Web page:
Speaking to The Sunday Age, Mr Zakula describes the sound of the turbines just over a kilometre from his home as “like a roaring train”.
The 64-year-old bought his property in Tarwin Lower in 2011, building his off-grid home from scratch with an organic farm and solar panels.
His bedroom had a window from floor to ceiling. Within a year of Bald Hills opening in 2015 – around the same time he lodged his first complaint to South Gippsland Shire Council – Mr Zakula pulled out the glass and replaced it with bluestone rocks to try and counter the noise.
“I still hear the turbines over everything. Whenever there’s been a few really bad nights in a row, I drive my car down to the beach and sleep in it. Your body feels tight, your head feels in a compressive state. You just have to get out of the place.”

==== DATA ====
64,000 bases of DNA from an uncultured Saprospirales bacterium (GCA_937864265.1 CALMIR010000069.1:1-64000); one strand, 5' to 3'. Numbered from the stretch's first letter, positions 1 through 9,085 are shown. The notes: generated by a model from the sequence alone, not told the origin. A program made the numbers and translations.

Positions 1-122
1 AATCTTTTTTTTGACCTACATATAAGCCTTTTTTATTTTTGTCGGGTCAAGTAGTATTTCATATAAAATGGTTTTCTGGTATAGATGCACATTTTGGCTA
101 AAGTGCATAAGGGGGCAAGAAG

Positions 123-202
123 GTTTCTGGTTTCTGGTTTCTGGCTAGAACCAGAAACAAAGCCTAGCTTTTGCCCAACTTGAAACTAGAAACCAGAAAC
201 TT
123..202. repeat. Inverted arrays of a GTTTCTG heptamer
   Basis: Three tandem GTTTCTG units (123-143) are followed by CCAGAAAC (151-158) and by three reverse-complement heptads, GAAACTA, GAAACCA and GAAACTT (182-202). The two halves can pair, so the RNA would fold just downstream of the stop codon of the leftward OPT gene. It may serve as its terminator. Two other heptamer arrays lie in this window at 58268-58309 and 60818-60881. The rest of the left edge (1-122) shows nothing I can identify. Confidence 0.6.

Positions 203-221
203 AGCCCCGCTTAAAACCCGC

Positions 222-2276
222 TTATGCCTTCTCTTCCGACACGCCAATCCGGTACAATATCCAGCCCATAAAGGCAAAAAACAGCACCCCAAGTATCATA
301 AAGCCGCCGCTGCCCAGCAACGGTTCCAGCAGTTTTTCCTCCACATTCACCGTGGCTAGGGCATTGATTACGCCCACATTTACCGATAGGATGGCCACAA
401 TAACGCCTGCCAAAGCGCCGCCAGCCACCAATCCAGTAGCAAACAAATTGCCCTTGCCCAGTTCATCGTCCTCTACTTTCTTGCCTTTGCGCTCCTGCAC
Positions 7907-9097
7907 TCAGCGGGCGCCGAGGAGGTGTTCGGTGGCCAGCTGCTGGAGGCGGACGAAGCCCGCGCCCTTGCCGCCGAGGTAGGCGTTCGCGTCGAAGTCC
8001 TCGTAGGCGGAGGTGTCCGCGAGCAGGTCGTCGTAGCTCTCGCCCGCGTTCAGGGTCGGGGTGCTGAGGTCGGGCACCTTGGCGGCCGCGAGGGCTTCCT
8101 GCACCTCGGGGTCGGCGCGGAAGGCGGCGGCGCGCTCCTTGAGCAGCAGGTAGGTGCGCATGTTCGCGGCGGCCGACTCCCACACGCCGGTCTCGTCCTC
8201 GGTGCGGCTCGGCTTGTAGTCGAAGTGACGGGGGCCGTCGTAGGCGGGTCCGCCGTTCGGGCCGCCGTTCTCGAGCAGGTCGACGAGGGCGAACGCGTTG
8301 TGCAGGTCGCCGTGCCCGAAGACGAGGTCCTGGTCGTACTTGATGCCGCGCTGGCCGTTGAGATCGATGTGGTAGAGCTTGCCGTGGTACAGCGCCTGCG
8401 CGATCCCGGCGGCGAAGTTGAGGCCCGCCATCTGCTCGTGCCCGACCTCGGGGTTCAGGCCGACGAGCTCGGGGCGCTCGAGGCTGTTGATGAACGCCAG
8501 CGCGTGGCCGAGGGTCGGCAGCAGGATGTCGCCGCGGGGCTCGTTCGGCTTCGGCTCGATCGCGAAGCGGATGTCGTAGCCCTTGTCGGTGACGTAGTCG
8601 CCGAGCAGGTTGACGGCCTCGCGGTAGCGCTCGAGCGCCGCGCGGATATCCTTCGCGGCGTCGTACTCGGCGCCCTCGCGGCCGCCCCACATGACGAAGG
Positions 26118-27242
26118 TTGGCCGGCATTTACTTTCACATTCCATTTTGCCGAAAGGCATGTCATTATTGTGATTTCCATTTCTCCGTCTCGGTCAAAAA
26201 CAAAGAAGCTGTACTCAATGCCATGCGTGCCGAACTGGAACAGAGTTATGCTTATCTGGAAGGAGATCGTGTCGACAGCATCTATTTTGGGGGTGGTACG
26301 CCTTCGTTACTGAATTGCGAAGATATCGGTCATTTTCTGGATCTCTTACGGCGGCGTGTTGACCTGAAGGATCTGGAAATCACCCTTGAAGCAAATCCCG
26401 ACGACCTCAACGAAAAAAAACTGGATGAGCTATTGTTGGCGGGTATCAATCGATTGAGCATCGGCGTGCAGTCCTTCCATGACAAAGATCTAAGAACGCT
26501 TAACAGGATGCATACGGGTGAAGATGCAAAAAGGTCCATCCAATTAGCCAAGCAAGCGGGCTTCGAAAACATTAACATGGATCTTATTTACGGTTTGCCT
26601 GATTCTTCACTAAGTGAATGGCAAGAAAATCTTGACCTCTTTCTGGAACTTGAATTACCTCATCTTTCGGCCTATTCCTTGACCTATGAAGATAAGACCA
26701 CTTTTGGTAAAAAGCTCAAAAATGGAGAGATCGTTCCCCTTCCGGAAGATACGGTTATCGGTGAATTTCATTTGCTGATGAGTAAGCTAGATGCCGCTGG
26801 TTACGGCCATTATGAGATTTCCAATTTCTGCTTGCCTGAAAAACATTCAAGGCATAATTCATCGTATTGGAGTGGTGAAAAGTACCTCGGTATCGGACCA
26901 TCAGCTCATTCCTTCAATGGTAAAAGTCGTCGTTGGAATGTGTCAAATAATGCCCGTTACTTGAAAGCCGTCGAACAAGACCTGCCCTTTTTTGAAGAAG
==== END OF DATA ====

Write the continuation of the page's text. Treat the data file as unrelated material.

For Mr Uren, who moved to a different property three years ago, it was the unpredictability of the turbine noise that most triggered him.
“It was worse in cold weather and when the wind came from a certain direction. Some days I’d look at the forecast, see cold days and dread the roaring I knew was on the way.”
The duo’s grievances have culminated in a challenge in the state’s highest court that will hear both sides’ final arguments on Tuesday.
The case typifies an increasingly common dispute in Victoria: residents protesting against the installation of noisy wind farms in what is a rapidly expanding sector.
As the Andrews government pursues its emissions reductions targets of 28 to 33 per cent by 2025 and 45 to 50 per cent by 2030, at least 14 of the state’s 34 wind farms have been built since 2015. A further 22 are under construction or awaiting approval.